MOUNT CARMEL — For a brief moment, southern Illinois and Indiana were a part of a historic journey of the Longest Walk 5.2.

Native American tribes from across the nation left the San Francisco area Feb. 12 with one goal in mind: bringing an end to substance and domestic abuse. The walk will end with a week of advocacy in Washington D.C. July 15.

The walk, a part of the American Indian Movement, not only brings attention to the issues facing the country today, but also collects data along the way.

Michael Bockting, a veteran from English, Indiana, and the Midwest coordinator for the walk, led the group to the Wabash Valley College outdoor amphitheater, where they shared their joys, concerns and prayers on Monday.

Chief Bobby Wallace and his brother, Chief Harry Goodwolf Kindness, began to share their story.

"We are on this walk calling for an end to drug abuse and domestic violence," Wallace said. "We are trying to make a difference for people across this country."

The walk hasn't always been easy because of the weather and other unpredictable circumstances, he continued.

"It's been quite a journey. We've been through deep snow, just made it through where dams are broke, lots of rain and thunderstorms — you name it, this group has been through it all. But it has been a blessing," he said.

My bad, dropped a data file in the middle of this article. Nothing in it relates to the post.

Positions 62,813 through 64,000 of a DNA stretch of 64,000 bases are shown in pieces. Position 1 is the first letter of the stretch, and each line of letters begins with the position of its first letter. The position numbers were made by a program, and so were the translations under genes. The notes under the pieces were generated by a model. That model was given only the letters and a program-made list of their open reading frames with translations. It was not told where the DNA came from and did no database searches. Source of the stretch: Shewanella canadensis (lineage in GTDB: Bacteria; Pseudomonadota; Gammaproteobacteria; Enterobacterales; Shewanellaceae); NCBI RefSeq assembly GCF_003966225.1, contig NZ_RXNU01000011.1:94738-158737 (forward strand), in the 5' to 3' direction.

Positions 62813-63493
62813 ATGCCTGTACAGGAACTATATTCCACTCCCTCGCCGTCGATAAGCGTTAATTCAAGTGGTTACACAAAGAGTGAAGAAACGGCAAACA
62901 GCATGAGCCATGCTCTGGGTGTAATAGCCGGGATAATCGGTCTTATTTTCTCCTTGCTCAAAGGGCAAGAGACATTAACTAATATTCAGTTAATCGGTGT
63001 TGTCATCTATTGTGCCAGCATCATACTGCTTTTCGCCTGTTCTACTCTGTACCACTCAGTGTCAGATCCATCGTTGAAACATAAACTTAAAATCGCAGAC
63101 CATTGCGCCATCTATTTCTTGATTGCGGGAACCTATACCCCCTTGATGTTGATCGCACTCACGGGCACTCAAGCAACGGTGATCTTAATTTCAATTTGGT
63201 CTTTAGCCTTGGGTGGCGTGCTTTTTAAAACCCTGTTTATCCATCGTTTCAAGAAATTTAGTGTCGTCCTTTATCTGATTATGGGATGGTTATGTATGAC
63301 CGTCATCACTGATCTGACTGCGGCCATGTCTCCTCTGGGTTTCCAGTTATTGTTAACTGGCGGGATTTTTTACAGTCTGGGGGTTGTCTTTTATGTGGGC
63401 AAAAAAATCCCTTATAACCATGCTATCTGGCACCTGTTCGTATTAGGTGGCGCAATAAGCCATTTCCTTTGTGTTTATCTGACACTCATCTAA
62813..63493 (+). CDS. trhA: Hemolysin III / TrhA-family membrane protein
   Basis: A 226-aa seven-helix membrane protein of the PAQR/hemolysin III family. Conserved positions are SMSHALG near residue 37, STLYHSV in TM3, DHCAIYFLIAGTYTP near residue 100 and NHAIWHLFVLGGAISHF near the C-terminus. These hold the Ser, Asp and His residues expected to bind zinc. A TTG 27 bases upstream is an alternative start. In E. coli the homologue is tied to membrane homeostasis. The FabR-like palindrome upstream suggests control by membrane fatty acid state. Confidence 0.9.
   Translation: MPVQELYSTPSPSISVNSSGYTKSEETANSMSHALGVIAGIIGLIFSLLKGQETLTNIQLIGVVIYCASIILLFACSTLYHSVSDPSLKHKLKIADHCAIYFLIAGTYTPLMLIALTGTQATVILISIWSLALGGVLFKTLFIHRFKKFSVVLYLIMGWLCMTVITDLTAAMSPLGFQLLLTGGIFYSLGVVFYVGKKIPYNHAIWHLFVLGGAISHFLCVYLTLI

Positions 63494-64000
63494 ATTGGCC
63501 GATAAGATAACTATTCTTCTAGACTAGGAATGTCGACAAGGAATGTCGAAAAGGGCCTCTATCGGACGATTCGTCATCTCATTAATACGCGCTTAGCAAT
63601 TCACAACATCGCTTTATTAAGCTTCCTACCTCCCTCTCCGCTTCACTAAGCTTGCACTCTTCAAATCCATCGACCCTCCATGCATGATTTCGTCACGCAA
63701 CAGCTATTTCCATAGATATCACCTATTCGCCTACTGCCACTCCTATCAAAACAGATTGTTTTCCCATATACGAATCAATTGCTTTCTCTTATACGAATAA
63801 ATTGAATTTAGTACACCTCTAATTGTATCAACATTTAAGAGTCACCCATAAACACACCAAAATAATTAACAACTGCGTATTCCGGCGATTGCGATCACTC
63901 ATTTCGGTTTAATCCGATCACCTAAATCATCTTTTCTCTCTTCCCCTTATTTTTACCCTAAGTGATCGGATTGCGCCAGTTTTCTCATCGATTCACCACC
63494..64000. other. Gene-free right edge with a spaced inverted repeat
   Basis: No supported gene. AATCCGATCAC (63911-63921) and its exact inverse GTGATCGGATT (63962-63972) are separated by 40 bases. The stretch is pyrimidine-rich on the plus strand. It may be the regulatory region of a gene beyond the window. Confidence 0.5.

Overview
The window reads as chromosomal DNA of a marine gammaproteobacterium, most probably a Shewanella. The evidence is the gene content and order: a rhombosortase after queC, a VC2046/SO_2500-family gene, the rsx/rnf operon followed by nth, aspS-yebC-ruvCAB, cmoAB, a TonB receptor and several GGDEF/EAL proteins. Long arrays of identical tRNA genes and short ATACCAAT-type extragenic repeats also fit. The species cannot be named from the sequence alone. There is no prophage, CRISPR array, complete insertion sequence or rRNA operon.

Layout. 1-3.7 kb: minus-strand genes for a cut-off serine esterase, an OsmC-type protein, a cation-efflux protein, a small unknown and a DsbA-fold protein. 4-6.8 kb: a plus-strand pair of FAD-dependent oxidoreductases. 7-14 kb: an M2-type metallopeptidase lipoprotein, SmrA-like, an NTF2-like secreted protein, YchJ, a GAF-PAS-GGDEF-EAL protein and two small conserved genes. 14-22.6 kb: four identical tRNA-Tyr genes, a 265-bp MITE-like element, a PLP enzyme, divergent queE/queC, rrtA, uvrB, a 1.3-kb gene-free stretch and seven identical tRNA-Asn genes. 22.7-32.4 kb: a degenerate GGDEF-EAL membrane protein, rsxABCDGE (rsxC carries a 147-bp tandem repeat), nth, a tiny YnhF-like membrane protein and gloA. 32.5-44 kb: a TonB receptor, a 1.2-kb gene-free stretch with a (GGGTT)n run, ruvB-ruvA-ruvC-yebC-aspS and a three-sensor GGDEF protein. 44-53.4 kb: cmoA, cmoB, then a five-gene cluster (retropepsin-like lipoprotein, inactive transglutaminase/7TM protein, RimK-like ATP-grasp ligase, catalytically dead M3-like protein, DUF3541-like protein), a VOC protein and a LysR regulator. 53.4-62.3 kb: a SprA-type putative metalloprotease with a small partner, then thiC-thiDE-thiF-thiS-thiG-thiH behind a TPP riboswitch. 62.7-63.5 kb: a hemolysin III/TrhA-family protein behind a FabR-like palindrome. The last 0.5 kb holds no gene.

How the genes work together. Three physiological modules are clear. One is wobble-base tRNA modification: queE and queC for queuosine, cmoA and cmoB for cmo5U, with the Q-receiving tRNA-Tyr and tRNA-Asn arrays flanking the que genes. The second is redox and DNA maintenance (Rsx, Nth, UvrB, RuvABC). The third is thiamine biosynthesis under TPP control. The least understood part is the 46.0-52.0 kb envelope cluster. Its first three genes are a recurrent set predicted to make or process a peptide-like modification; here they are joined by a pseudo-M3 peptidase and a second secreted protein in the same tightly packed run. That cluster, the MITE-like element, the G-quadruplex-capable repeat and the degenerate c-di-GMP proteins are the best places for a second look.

It was a toasty 83 degrees in Mount Carmel that morning, and temperatures were only going to rise as the Longest Walk 5.2 made its way to Princeton and Oakland City.

In addition to expressing the damages of drug, alcohol and domestic abuse, Chief Harry Goodwolf Kindness spoke about the abuse of the planet.

"Mother Earth is crying for our help," he said. "Everyone has to do their part. Everyone has to pull together and do what they need to do. One planet — one people."

The Longest Walk advocated for the environment earlier this year, as its route through the central United States was diverted by a call to action at Standing Rock, during the pipeline protests.

Walking in the scorching heat and humidity may seem difficult enough, yet there are five to ten long distance runners in the group as well. Run Captain Kid Valence said they keep going for a number of reasons.

"Every step a prayer, every mile a ceremony — we have been carrying this message in prayer specifically about the dangers of drug addiction, alcohol addiction and domestic violence," he said. "We are fueled by the hopes and the dreams and the prayers of so many people across the country — to try to get our country back, to get our people back from the drug addiction and cycles of violence."

After several members of the group spoke, a young woman sang a traditional song with drums. The song sounded both melancholy and determined at the same time, almost mirroring the Longest Walk's mission.

The first Longest Walk was held in 1978, which aimed to support tribal sovereignty and draw attention to opposing legislation.

"We are the only ones who can change the future — it's a pivotal time in history right now," Chief Bobby Wallace said. We need to stand together and stick together because we are all the same. Instead of being enemies, we need to show the love, we need to show the kindness."

More information about the Longest Walk 5.2 and other past walks can be found at

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